November 24th, 2007
Singapore’s information minister says the government is confident that mainstream media can continue to survive and even grow, despite the onslaught of online alternatives. Lee Boon Yang argued that mainstream newspapers and broadcasters had, in their favour, “professionalism and objectivity”.
Speaking at his ministry’s annual cocktail reception for foreign and local journalists, Lee said that the mainstream’s future would be assured by its “ability and commitment to provide accurate and credible information with thoughtful analyses and objective commentaries”.
His brief address made no mention of whether the government intended to invest in the credibility and appeal of Singapore’s mainstream media by giving them more freedom to pursue professional excellence without the threat of government retribution. Instead, the minister implied that the Singapore media is already independent enough. “The Singapore media has distinguished itself as a free, professional and responsible media,” he said.
Although Singapore’s leaders have in the past described the press here as “independent” – since the dominant newspaper publisher SPH is not government-owned – Lee Boon Yang’s use of the adjective “free” is unusual. Indeed, past statements have taken pains to reiterate Lee Kuan Yew’s 1971 statement that freedom of the press must be “subordinate to the primacy of purpose of an elected government”.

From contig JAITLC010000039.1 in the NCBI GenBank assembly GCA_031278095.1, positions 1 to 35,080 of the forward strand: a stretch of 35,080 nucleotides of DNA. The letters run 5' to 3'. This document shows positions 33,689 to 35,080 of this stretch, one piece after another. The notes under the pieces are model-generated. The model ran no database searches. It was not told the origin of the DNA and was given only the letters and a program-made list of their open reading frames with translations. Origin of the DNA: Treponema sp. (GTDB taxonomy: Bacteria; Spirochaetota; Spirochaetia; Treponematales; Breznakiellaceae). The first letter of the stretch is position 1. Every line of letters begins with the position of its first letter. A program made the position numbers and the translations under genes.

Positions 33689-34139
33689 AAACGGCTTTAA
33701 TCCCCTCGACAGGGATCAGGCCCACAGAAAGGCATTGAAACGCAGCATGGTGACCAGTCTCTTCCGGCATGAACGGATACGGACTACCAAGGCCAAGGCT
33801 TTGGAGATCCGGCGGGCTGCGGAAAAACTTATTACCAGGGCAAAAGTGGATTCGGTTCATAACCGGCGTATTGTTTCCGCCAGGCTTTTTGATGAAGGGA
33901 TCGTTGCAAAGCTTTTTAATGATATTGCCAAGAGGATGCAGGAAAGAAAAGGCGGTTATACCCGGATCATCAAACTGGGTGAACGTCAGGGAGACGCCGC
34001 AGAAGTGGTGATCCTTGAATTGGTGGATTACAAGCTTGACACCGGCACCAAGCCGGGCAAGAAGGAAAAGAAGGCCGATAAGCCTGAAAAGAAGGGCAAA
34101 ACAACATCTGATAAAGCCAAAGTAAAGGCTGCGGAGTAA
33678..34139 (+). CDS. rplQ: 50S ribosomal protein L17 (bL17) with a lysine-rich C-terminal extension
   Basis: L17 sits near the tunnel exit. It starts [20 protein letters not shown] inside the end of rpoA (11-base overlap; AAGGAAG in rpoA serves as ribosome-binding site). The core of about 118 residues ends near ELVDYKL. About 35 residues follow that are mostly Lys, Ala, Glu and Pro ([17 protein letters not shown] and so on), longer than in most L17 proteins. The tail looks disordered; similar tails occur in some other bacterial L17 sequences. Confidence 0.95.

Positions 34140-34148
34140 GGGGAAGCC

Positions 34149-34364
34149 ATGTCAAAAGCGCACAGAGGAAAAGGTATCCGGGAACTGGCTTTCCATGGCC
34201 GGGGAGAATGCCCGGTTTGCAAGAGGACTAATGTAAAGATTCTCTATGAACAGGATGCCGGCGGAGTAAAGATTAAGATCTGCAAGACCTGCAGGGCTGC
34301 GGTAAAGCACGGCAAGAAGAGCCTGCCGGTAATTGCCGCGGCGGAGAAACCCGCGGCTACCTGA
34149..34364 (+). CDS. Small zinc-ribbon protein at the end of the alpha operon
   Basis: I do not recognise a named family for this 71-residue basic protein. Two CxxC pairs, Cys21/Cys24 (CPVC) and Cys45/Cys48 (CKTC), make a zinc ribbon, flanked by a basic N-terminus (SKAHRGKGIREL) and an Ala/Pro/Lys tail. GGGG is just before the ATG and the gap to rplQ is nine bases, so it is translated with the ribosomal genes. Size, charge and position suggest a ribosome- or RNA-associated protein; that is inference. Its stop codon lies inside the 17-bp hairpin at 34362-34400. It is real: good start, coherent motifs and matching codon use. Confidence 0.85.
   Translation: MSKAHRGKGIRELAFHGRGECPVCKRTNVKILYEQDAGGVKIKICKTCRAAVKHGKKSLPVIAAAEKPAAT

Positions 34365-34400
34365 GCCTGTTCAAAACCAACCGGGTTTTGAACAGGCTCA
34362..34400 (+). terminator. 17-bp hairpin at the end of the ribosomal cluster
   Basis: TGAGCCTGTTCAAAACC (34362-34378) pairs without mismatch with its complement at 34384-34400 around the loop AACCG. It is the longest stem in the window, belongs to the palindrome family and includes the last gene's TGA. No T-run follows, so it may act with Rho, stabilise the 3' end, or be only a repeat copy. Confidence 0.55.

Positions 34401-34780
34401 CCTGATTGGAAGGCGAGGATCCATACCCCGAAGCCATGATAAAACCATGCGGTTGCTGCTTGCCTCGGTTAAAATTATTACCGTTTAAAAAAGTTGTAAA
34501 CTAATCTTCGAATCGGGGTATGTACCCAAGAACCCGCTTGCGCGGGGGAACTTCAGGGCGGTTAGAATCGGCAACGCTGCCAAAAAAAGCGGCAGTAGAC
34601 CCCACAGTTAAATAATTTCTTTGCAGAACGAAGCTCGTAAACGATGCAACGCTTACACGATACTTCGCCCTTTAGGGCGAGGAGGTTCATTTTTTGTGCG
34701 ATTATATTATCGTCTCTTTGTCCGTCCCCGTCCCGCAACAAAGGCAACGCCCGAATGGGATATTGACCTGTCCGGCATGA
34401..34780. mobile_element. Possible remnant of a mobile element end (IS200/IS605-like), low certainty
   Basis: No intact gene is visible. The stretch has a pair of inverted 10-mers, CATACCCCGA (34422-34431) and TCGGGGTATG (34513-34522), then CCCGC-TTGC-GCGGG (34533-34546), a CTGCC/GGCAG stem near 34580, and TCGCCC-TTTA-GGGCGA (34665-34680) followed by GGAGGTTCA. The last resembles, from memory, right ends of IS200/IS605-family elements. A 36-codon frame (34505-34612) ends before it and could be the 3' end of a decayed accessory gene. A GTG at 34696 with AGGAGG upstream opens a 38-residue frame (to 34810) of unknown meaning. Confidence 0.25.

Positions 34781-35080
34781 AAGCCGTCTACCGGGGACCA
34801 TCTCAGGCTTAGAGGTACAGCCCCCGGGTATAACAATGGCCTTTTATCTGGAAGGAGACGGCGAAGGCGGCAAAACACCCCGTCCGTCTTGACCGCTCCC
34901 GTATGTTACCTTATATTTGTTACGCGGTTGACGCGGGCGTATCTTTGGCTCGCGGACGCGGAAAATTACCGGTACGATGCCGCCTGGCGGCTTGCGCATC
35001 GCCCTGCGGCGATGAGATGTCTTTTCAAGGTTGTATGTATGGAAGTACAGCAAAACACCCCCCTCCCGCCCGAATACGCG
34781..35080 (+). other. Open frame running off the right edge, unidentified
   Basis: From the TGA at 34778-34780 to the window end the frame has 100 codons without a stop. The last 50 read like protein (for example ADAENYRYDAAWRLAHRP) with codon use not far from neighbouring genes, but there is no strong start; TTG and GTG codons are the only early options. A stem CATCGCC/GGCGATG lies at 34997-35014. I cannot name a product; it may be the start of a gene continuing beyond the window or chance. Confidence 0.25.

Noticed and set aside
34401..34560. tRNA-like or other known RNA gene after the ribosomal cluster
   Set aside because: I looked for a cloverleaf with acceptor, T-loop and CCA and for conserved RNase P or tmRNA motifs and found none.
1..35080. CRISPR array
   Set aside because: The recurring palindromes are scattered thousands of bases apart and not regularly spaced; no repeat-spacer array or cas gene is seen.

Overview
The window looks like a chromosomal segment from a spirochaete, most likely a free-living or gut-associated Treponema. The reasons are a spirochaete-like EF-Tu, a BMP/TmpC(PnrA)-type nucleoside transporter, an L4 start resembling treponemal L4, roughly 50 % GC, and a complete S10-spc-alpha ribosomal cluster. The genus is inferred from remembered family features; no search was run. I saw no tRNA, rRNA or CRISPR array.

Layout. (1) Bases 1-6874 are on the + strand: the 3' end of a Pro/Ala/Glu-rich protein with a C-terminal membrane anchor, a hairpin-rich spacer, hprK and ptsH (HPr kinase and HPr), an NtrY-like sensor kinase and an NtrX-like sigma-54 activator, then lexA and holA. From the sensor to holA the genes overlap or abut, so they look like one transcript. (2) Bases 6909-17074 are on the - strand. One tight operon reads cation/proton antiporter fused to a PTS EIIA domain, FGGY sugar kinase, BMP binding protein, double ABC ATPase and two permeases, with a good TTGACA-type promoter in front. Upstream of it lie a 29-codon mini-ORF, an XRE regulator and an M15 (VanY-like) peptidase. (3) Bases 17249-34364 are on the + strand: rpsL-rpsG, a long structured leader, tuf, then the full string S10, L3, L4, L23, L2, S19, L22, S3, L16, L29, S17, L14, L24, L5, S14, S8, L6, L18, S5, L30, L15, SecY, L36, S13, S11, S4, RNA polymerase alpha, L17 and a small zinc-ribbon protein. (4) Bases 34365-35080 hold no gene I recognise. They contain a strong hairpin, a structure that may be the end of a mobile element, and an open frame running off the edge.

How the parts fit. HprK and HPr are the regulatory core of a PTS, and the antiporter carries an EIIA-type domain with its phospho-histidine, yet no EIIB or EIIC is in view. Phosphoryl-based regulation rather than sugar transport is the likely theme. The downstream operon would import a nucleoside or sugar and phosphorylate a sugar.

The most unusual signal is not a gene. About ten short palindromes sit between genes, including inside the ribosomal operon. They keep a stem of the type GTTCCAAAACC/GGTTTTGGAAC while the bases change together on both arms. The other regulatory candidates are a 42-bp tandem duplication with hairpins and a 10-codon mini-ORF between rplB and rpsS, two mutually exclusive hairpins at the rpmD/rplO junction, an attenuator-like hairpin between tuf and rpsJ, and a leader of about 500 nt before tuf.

The minister ended his speech by reminding the Singapore media of its “heavy and responsible role in our nation building effort”. “Economic viability and social stability are vital for Singapore’s continued progress and success,” he said. “When we have to grapple with the threat of self-radicalisation resulting from the spread of religious extremism and terrorism ideology through the internet, we must not jettison the media’s critical role in strengthening social cohesion and resilience.
“In the age of new media, the Singapore media has an even more important role to inform our citizens with timely, objective and responsible news coverage, and sensitive and insightful analyses so as to prepare Singaporeans for engaging in an interconnected and globalised world.”
On the foreign press, he said that the spate of positive coverage was a “healthy trend”. He added that he did not need to dwell on the negative coverage as the government had always exercised its right of reply.
Read Lee Boon Yang’s full speech here.